Saturday, March 17, 2018

'Governments crawling, ISIS sprinting on social media' – expert

From Rappler (Mar 18): 'Governments crawling, ISIS sprinting on social media' – expert

'The Islamic State has shrunk in the physical space, but in the cyberspace, it is still very capable,' says terrorism analyst Rohan Gunaratna on Rappler Talk
FIGHTING ISIS. Terrorism expert Rohan Gunaratna underscores need for governments to collaborate against ISIS. Rappler photo
FIGHTING ISIS. Terrorism expert Rohan Gunaratna underscores need for governments to collaborate against ISIS. Rappler photo

"Governments are crawling when the Islamic State is sprinting when it comes to social media. Governments must invest more in controlling and containing the spread of terrorist propaganda in cyberspace."

Terrorism analyst Rohan Gunaratna said governments should double down on the propaganda war, and shouldn't be complacent because of ISIS defeats in battlegrounds in the Middle East and even in Marawi City in the Philippines.
"The Islamic State has shrunk in the physical space, but in the cyberspace, it is still very capable. This issue has not been addressed by governments," Gunaratna said in a Rappler Talk interview with Maria Ressa.

Gunaratna is the author of the 2002 book Inside Al Qaeda, which examines the history and the leadership of the precursor of ISIS.

Today, Gunaratna said encryption is a growing challenge as terrorists organizations move to more secure social media applications.
"While taking care of privacy issues, it is important to address the terroristm issues of the internet," Gunaratna said.

Governments collaboratio vs expanding ISIS

Gunaratna said ISIS is expanding globally as the battle space shrinks in Iraq and Syria. He noted the spate of attacks in Indonesia and Malaysia and warned against more terrorist attacks in the Philippines.

Gunaratna said the Philippines remains an important battleground in Southeast Asia, and governments must learn to collaborate with each other to defeat the extremist ideology. (WATCH: Marawi: 153 days of war)

"Terrorism will remain the Tier 1 national security threat in 2018," he said. "Right now, the single biggest terrorist in the region is located in Mindanao. Although ISIS structures were dismantled in Marawi at great cost, IS still maintains very significant training and operations in the southern Philippines. It is imperative for governments in the region to work with the Philippines to contain and eliminate threat," he said.

Gunaratna said governments must learn to share intelligence information and collaborate to effectively fight terrorism. He said there should be command data bases, exchanges of personnel, and joint trainings.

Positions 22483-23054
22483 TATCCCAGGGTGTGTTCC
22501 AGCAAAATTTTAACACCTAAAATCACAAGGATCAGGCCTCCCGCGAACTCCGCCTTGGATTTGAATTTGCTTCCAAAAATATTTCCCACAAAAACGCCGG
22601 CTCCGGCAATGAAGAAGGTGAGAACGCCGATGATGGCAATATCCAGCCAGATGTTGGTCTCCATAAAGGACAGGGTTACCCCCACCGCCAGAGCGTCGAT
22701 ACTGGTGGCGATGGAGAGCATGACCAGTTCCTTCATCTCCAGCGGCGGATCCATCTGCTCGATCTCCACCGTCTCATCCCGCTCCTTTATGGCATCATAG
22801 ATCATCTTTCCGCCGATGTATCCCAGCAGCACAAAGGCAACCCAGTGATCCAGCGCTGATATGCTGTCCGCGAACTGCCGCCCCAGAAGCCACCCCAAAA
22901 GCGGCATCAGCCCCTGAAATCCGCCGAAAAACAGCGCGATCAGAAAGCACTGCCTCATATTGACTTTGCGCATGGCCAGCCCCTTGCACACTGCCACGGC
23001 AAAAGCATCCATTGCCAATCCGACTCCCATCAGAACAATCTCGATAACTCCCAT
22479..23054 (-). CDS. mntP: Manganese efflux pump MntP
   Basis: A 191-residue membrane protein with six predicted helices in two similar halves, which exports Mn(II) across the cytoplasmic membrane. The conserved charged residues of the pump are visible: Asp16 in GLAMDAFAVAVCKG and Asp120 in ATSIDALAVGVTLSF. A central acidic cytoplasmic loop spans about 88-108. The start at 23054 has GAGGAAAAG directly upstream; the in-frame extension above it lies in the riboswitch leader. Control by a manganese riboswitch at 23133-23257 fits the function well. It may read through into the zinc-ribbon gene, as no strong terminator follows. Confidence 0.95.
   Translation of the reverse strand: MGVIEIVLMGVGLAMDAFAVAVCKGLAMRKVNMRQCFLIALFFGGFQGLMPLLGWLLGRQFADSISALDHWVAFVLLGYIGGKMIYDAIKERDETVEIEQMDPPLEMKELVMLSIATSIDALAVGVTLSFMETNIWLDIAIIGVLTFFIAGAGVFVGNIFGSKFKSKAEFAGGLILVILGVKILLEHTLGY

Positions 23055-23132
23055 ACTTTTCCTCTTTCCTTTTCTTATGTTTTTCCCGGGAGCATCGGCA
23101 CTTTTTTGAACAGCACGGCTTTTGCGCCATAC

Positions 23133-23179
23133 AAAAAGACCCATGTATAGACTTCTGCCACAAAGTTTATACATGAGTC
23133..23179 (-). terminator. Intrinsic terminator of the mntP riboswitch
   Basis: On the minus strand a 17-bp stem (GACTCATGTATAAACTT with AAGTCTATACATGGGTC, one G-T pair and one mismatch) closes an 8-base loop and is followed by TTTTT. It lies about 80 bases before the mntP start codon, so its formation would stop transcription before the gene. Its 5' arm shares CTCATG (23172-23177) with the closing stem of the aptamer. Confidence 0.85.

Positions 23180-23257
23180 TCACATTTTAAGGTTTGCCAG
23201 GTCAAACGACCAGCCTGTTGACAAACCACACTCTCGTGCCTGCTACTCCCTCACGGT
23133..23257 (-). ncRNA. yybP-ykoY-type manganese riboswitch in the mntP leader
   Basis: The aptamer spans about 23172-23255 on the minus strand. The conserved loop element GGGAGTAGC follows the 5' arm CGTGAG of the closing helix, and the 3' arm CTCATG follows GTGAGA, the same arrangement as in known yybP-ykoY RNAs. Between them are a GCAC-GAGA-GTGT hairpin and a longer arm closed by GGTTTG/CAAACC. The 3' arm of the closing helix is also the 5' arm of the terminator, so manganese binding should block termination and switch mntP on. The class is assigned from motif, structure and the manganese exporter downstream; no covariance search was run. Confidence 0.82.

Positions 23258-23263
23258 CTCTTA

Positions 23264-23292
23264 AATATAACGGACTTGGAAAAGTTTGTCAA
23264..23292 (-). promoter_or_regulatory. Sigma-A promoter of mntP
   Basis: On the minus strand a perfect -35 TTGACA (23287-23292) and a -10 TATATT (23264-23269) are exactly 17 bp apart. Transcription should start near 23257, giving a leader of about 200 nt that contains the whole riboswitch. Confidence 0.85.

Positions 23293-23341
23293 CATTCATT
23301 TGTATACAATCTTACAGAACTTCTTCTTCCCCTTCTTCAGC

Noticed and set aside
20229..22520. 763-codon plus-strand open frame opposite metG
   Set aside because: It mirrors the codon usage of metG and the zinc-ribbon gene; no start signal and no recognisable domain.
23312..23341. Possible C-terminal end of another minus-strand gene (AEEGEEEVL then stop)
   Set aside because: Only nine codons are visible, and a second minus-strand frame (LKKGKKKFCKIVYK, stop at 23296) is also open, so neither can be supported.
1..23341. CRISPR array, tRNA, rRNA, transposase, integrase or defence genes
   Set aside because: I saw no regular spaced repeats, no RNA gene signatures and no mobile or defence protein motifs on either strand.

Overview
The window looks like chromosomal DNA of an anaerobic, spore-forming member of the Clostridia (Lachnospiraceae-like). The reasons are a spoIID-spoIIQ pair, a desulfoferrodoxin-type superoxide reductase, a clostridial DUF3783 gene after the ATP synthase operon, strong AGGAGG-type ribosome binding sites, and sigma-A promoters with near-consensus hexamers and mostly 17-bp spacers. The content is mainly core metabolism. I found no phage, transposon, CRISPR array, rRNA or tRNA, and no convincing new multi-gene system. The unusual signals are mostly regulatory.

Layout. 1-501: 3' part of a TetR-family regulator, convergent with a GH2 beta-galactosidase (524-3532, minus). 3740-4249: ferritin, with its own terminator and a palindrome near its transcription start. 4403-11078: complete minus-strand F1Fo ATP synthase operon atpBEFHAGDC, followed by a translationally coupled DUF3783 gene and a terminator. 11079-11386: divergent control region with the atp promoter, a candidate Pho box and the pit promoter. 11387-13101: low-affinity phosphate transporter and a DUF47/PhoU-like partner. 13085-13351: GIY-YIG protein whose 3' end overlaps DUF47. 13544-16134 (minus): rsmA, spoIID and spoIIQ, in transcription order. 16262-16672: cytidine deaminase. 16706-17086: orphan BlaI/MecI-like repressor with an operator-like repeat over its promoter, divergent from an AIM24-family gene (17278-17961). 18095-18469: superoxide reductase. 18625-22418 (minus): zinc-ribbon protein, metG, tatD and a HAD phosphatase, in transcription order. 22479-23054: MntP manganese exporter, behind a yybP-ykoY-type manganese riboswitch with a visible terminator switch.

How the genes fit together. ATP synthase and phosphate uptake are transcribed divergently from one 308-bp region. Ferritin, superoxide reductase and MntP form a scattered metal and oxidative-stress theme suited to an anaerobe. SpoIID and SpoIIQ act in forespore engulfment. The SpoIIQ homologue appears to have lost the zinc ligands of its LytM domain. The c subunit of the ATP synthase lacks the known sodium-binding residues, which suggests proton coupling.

"Unless there is movement from cooperation to collaboration, the threat in this reigon will grow," he said.

Work with Facebook, Twitter
Gunaratna said governments should work closely with social media platforms like Facebook and Twitter, which have made headway in recent years in containing extremist posts on their platforms.
"We used to blame them in th past. Now they have taken the threat seriously. They have created huge capabilities because they understand that their platforms were used to kill people. They were used to spread hatred. Today they are onboard. Governments should continue to work with them," said Gunaratna.

"This partnership is essential between media and government. Without such partnership, I believe the the threat of ideological extremism and terrorism will persist and may even grow," said Gunaratna.

Sparing ‘lumad’ from terrorist tag not absolute – DND chief

From the Manila Times (Mar 18): Sparing ‘lumad’ from terrorist tag not absolute – DND chief

The Department of National Defense (DND) over the weekend said lumad (indigenous peoples) will not be affected in the government tagging of members of rebel groups as terrorists.

In a statement released on Saturday, Defense Secretary Delfin Lorenzana clarified that the label will only apply to leaders, regular fighters and supporters of rebel groups such as the Communist Party of the Philippines and the New People’s Army (NPA), the CPP’s armed wing.

The statement came a day after a group of lumad rallied in front of Camp Aguinaldo, the national headquarters of the Armed Forces of the Philippines, in Quezon City.

The group said the tagging of the members of the CPP and the NPA as terrorists will result in massive operations targeting them.

“Only lumad who joined the NPA regular ranks and those who actively support the CPP/NPA in whatever form will be included [in the labeling]as terrorists and will be the object of security operations. The rest of the peace-loving lumad need not worry,” Lorenzana said.

The Defense secretary vowed that the indigenous peoples will be protected by the military and police as long as they are not members of the communist rebel groups.

According to non-government organization Save Our Schools Network, 3,000 lumad have fled their communities because of armed conflicts between the Philippine Army and the NPA.

Lanao Sur execs turn over high-powered firearms to authorities

From the Philippine Star (Mar 17): Lanao Sur execs turn over high-powered firearms to authorities                          

LANAO DEL SUR, Philippines — Local officials in a former bastion of the Maute terror group turned in 43 firearms and crew-served military-type weapons to authorities on Friday.

The arms cache, comprised of assault rifles, machine guns and rocket launchers, were turned over by Mayor Ali Sumandar of Piagapo and his constituent-leaders to representatives of the Army’s 103rd Brigade and the provincial police during a simple rite in Marawi City.

Lt. Gen. Carlito Galvez Jr. of the Western Mindanao Command said local officials in Piagapo, a component-town of Lanao del Sur, surrendered the weapons through the joint intercession of the Army’s 51st Infantry Battalion and members of the provincial peace and order council, among them Lanao Sur Vice Gov. Mamintal Adiong Jr.